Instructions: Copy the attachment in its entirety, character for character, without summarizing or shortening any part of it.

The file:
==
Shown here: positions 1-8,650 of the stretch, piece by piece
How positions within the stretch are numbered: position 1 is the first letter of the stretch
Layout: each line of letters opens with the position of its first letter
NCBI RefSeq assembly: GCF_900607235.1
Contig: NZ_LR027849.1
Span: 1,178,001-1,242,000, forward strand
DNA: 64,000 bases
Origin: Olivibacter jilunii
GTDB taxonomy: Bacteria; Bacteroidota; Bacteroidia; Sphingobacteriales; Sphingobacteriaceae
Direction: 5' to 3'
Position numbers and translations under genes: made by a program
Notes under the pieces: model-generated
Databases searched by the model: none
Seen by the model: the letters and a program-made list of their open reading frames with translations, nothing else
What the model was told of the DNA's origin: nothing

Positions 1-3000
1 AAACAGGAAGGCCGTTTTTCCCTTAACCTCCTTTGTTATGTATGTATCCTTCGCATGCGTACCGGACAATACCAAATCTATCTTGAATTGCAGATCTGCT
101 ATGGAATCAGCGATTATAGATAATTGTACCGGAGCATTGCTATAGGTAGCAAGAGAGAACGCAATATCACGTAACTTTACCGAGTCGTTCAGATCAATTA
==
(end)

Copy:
Shown here: positions 1-8,650 of the stretch, piece by piece
How positions within the stretch are numbered: position 1 is the first letter of the stretch
Layout: each line of letters opens with the position of its first letter
NCBI RefSeq assembly: GCF_900607235.1
Contig: NZ_LR027849.1
Span: 1,178,001-1,242,000, forward strand
DNA: 64,000 bases
Origin: Olivibacter jilunii
GTDB taxonomy: Bacteria; Bacteroidota; Bacteroidia; Sphingobacteriales; Sphingobacteriaceae
Direction: 5' to 3'
Position numbers and translations under genes: made by a program
Notes under the pieces: model-generated
Databases searched by the model: none
Seen by the model: the letters and a program-made list of their open reading frames with translations, nothing else
What the model was told of the DNA's origin: nothing

Positions 1-3000
1 AAACAGGAAGGCCGTTTTTCCCTTAACCTCCTTTGTTATGTATGTATCCTTCGCATGCGTACCGGACAATACCAAATCTATCTTGAATTGCAGATCTGCT
101 ATGGAATCAGCGATTATAGATAATTGTACCGGAGCATTGCTATAGGTAGCAAGAGAGAACGCAATATCACGTAACTTTACCGAGTCGTTCAGATCAATTA